Magnetic stripe cards are outdated, susceptible to fraud, and deserve an award for sticking around despite being older than the first computer.
Why it's worth ditching your plastic for
Apple Pay is infinitely more secure than a magstripe card. That's a little hard to believe in light of recent leaks and , but it's true.
Magnetic stripe cards use an archaic process that goes like so: After swiping your card at register, the POS copies (and stores) your card information (including numbers and your name), and sends it to the bank for verification before completing the transaction.
Since your card number is unique and unchanging, anyone -- the cashier, a lurking customer, or a hacker -- who gets a hold of your card number and associated details can easily use it. The only way to stop them is by calling your bank, at which point damage has probably been done.
In Apple Pay (or Google Wallet, or other NFC-based transaction), paying for things is just as easy, but the security is much more complex. Those familiar with the Chip and PIN cards of Europe are already familiar with what's called "tokenization." Basically, instead of sharing your unique 16-digit card number with the retailer, the card -- or in this case, the phone -- generates a random 16-digit number for each new transaction.
If anyone was to get a hold of those numbers, they'd be worthless, since they expire after each transaction.
What this means is that we'll all be much less worried when credit card data breaches occur, since the debit and credit card data obtained would be virtually worthless.
It's all in the secure element
Software-based security solutions are weak, easy to hack, and will hopefully one day phase out. Knowing that, there's no way Apple -- or any other smartphone manufacturer -- would base its mobile payment security on a software solution.
Instead, Apple introduced a two-part hardware-based security solution for Apple Pay. The first lies in your fingerprint, which is required for each transaction initiated. Apple users are familiar with using Touch ID to authorize iTunes purchases, and now Apple is applying the same process for in-store transactions.
The second hardware solution is the real key to keeping our financial information locked away: the secure element.
Built as a chip and only available in the iPhone 6 and iPhone 6 Plus, the secure element is where your financial information is stored. It is only accessed when a random 16-digit number must be generated for a transaction. The data stored on the secure element never makes their way onto your phone's software, so even if someone hacked your operating system, there would be no way to extract your financial information.
The secure element found in the iPhones are also safe from hardware attacks. In fact, if a thief dismantled your phone, the secure element would sense tampering and immediately shut down.
This, in addition to NFC, is also why previous versions of the iPhone can not be made compatible with Apple Pay.
Using it at a store
If Tim Cook's demo was accurate, using Apple Pay will be easy. All you'll do is tap your phone on the credit card terminal, scan your finger on the Touch ID button, and the transaction will be complete.
But here's what's really going on behind the scenes:
At the register, you'll tap the top edge of your phone to the credit card terminal, which is where the NFC chip is located. Your iPhone will then prompt you to scan your finger on the Touch ID button. The phone will then access the secure element to generate a random, 16-digit number that mimics your "real" card number. That information gets sent back to the NFC chip, which sends it to the POS. From there, the payment finishes processing as usual.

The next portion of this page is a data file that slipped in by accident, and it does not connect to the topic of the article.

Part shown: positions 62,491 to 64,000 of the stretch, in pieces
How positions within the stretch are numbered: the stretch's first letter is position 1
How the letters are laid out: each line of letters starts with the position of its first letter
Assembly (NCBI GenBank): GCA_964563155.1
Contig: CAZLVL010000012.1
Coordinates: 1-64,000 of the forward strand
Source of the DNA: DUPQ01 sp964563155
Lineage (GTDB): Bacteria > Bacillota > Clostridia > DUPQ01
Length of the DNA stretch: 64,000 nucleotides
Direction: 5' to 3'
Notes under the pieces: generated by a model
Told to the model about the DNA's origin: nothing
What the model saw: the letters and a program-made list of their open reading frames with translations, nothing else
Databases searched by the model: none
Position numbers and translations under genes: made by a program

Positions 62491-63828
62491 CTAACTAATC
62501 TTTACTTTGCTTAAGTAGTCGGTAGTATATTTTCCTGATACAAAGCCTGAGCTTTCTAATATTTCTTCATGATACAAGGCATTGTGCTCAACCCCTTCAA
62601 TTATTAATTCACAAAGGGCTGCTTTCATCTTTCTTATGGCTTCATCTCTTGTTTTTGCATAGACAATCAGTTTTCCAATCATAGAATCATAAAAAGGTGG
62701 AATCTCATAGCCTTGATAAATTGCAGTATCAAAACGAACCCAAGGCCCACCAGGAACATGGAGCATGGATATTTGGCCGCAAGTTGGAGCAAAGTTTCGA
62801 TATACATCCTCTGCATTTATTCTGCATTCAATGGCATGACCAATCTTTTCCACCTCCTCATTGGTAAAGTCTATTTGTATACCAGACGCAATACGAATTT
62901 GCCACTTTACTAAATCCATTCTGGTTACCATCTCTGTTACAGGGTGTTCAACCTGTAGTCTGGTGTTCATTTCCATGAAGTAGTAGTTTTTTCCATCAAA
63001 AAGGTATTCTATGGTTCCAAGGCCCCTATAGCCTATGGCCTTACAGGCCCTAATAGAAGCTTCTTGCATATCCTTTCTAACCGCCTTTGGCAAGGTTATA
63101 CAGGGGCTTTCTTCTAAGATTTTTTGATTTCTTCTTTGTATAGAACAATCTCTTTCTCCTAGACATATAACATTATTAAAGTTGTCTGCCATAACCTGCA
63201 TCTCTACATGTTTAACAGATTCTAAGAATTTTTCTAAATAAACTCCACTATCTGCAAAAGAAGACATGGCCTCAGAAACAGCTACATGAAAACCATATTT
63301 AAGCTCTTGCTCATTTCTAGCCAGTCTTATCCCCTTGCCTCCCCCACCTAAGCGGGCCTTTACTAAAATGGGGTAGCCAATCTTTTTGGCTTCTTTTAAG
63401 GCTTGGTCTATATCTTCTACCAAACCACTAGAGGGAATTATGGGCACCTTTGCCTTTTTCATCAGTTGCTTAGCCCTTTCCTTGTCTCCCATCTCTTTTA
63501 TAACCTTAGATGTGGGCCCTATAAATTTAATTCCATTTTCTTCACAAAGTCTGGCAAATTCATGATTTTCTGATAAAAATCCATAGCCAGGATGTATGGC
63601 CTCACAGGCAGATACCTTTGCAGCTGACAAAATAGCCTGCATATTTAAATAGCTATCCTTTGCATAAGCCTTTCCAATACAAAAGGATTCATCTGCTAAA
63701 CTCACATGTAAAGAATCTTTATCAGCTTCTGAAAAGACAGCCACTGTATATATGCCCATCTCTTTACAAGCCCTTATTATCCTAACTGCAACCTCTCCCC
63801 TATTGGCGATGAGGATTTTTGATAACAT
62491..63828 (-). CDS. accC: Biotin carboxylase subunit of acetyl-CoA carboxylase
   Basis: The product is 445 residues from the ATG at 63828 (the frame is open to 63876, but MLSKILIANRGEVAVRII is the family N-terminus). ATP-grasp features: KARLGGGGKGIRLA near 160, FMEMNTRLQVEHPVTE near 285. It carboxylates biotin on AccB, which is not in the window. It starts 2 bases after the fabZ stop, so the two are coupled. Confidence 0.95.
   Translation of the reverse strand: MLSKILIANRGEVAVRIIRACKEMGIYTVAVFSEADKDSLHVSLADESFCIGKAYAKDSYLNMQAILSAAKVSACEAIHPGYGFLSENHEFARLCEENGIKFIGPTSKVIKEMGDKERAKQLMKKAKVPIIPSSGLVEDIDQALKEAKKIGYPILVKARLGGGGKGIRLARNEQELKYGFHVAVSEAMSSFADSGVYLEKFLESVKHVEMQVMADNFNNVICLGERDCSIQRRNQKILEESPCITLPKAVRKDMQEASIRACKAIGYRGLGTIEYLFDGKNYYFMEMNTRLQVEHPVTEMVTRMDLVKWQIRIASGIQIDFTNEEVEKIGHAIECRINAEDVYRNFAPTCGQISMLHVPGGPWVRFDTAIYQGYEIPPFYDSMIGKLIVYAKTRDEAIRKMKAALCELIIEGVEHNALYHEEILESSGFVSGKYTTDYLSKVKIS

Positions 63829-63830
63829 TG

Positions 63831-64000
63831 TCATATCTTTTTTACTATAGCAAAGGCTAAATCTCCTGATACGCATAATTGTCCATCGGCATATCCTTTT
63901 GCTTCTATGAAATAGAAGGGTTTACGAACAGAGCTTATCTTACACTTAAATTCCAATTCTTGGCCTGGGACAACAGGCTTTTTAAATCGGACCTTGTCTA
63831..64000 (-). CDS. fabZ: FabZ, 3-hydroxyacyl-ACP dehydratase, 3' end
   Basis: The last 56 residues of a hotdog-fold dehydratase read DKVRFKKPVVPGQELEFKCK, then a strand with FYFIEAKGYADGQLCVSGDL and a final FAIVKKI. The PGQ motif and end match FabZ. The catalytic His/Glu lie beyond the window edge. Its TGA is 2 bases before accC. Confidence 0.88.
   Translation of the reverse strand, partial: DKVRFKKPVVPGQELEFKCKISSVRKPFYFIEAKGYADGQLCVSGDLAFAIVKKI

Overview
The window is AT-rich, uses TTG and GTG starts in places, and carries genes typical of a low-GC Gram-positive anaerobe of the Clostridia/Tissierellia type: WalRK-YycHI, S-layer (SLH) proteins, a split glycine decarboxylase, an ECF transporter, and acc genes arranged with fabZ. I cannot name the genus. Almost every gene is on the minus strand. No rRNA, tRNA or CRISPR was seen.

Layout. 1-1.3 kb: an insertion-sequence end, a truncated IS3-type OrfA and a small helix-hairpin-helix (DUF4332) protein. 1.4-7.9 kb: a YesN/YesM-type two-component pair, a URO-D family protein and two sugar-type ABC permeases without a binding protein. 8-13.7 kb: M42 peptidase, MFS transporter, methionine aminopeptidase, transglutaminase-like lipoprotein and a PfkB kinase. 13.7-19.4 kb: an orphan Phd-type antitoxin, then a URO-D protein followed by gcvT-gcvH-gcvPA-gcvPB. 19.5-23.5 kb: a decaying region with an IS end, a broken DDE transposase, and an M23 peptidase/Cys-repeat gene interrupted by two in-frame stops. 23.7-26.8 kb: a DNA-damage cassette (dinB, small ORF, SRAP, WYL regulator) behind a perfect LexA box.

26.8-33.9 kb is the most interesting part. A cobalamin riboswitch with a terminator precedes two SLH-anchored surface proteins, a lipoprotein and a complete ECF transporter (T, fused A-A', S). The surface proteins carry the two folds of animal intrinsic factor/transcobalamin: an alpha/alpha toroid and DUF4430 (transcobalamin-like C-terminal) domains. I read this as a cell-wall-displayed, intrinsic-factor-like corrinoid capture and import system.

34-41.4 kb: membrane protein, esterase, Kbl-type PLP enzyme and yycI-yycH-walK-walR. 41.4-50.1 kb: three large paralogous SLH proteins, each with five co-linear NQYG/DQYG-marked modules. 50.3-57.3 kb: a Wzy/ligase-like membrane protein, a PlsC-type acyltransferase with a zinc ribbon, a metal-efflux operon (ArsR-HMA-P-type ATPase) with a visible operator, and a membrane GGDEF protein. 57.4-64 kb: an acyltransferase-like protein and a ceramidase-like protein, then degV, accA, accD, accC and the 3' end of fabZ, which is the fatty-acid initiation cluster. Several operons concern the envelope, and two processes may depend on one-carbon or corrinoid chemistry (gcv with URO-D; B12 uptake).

Not only does the tokenization happen with the help of the secure element, but none of your financial information is stored in the retailers servers, Apple's servers, or your iPhone. Plus, according to Apple, the company does not keep track of your purchases.
Where you'll use it
What will make Apple Pay successful is the fact that the infrastructure for NFC-based mobile payments is already in place. Have you ever swiped your credit card at a terminal that looked like the photo on the right?
Those NFC-ready terminals were adopted by many retailers as early as 2008 for use with contactless cards. Turns out, however, they're going to be more useful for mobile payments.
As you take Apple Pay into the real world, you may be surprised at the number of retailers that have compatible terminals. Apple listed a few, calling out Whole Foods, McDonald's, Subway and Sephora as chains ready to accept your iPhone as a legit form of payment.
Unlike a traditional card transaction, you will always be in possession of your phone -- without any exceptions. The cashier will never ask to see it, unlike some transactions where you hand over your card to confirm the last four digits.
Even in a McDonald's drive-thru, there will be a pay terminal where you'll tap your phone.
"What happens if I lose my phone? Or run out of battery?"
We have yet to see how this plays out in practice, but if you lose your phone, you'll simply log into iCloud.com to suspend payments. All that's left is to find your phone.
If you run out of battery, that's another issue. Unfortunately it's a lot like not having your wallet with you. Some users may decide to continue carrying their physical cards with them, in which case they'd have a backup. Unless those cards are of the Chip and PIN variety, the transactions wouldn't be safeguarded by tokenization.
Touch ID remains a concern
Just 48 hours after the release of the iPhone 5S, some people. Although it's still much more secure than a 4-digit PIN, Touch ID can be hacked if someone lifts your fingerprint and transfers it to a material like latex.
For this reason, security experts recommend you use a non-dominant finger (like your pinky or ring finger) for Touch ID.
Update, 10:15 a.m. PT:Adds information on where you'll use Apple Pay.